Centre extends Aadhaar deadline to 31 Dec as SC defers hearing PILs

news
30 August 2017

The centre has told the Supreme Court that a deadline for linking of Aadhaar in order to access social welfare benefits had been extended to 31 December, even as the apex court agreed to hear petitions challenging the mandatory Aadhaar programme in the first week of November.

The earlier deadline for complying with the biometric identification programme for obtaining social benefits was set at 30 September.

A bench of Chief Justice Dipak Misra and Justices Amitava Roy and AM Khanwilkar said there was no urgency to hear the matter after senior advocate Shyam Divan, representing various petitioners, sought an early hearing on the batch of petitions.

''The urgency is not there. It will be listed in the first week of November,'' the bench said.

When Divan referred to the deadline of 30 September, Attorney General KK Venugopal told the bench that the Centre would extend the deadline to the last day of December.

''We (centre) will extend it to December 31,'' Venugopal said,

The court, however, is yet to take a decision on attorney general KK Venugopal's plea that a five-judge constitution bench be set up for hearing petitions against Aadhaar-linking.

A smaller bench of the apex court is hearing a total of 22 cases challenging several aspects of the government's Aadhaar programme, including its use and sharing of data collected by private agencies.

Among the challenges are those involving making Aadhaar mandatory for social welfare benefits, infringement of the right to privacy, making Aadhaar mandatory for filing income tax returns, and for obtaining and retaining a permanent account number, or PAN.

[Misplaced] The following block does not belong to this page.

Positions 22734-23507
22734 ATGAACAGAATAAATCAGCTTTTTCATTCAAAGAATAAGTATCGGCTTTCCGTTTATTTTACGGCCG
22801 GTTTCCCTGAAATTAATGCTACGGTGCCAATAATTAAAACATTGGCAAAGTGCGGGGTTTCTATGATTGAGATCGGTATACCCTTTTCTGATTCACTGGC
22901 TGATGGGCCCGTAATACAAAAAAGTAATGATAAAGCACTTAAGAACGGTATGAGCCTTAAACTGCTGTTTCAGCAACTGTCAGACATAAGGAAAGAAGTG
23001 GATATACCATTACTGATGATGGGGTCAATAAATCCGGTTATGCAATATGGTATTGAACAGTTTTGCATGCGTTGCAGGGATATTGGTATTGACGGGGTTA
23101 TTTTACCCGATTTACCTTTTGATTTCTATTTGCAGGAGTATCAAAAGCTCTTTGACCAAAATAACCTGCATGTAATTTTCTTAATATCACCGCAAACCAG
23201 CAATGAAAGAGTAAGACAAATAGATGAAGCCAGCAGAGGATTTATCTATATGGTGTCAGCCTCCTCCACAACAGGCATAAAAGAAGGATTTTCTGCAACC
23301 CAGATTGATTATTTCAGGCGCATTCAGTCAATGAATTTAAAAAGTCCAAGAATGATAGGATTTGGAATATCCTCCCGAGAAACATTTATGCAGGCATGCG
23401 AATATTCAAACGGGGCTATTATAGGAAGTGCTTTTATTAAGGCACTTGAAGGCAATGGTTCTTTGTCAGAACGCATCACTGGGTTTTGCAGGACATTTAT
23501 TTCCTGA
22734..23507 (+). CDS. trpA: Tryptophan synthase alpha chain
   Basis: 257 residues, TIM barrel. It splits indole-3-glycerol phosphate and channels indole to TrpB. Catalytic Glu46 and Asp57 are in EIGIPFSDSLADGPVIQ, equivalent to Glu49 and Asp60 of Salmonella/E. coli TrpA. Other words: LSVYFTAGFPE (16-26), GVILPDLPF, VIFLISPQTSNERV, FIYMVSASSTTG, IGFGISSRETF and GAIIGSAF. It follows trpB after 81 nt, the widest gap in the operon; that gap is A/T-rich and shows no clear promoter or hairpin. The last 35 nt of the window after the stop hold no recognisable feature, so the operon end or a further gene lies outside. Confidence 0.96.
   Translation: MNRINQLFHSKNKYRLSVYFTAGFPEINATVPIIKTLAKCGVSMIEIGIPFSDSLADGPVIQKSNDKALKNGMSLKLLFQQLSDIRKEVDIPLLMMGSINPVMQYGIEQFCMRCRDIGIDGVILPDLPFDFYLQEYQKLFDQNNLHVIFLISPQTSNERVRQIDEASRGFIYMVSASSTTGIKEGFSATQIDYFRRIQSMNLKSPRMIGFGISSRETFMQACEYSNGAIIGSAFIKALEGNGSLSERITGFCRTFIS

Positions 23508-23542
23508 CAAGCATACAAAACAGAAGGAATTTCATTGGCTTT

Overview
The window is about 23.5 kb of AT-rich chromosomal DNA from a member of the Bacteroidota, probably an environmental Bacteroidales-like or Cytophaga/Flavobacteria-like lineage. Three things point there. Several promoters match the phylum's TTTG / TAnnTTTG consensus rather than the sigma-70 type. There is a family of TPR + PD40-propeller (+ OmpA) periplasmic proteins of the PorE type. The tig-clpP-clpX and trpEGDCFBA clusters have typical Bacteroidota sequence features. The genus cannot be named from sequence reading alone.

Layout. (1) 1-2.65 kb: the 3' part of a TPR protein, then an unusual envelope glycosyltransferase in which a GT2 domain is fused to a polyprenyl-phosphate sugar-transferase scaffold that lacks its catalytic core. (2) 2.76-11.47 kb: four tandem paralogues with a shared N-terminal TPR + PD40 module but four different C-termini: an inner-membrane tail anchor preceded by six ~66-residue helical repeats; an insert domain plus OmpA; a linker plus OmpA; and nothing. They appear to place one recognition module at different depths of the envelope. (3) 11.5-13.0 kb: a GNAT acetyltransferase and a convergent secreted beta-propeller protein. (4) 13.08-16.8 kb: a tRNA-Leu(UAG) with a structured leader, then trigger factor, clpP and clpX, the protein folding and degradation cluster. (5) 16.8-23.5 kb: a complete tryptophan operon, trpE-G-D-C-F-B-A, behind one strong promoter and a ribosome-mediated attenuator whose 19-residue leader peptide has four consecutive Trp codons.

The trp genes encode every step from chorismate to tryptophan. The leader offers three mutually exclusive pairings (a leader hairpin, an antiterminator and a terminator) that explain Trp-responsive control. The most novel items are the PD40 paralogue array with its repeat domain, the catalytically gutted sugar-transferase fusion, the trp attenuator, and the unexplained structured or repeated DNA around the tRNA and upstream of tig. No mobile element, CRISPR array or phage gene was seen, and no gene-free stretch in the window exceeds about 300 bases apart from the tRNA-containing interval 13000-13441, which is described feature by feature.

The outcome of these pending cases which will be shaped by the judgment on holding privacy as a fundamental right will ultimately determine the fate of the Centre's 12-digit unique identification project, Aadhaar.

On 24 August, a larger constitution bench of the top court deemed privacy to be a fundamental right under the Constitution. Since it is not an absolute right, it led to the recognition of an established standard against which its violation could be tested and proved in a court of law.

Now that there is a standard - the right to privacy is limited only by fair, just and reasonable ''procedure established by law'', the judgement said - the government will have to convince the court that privacy concerns surrounding Aadhaar fulfil the test of reasonable restriction.

Simultaneously, the centre is in the process of drafting a data protection legislation and has appointed an expert group headed by former Supreme Court judge BN Srikrishna.

There are more than 1.17 billion Aadhaar holders in the country.

The batch of petitions challenging various aspects of Aadhaar is likely to be taken up in the first week of November.





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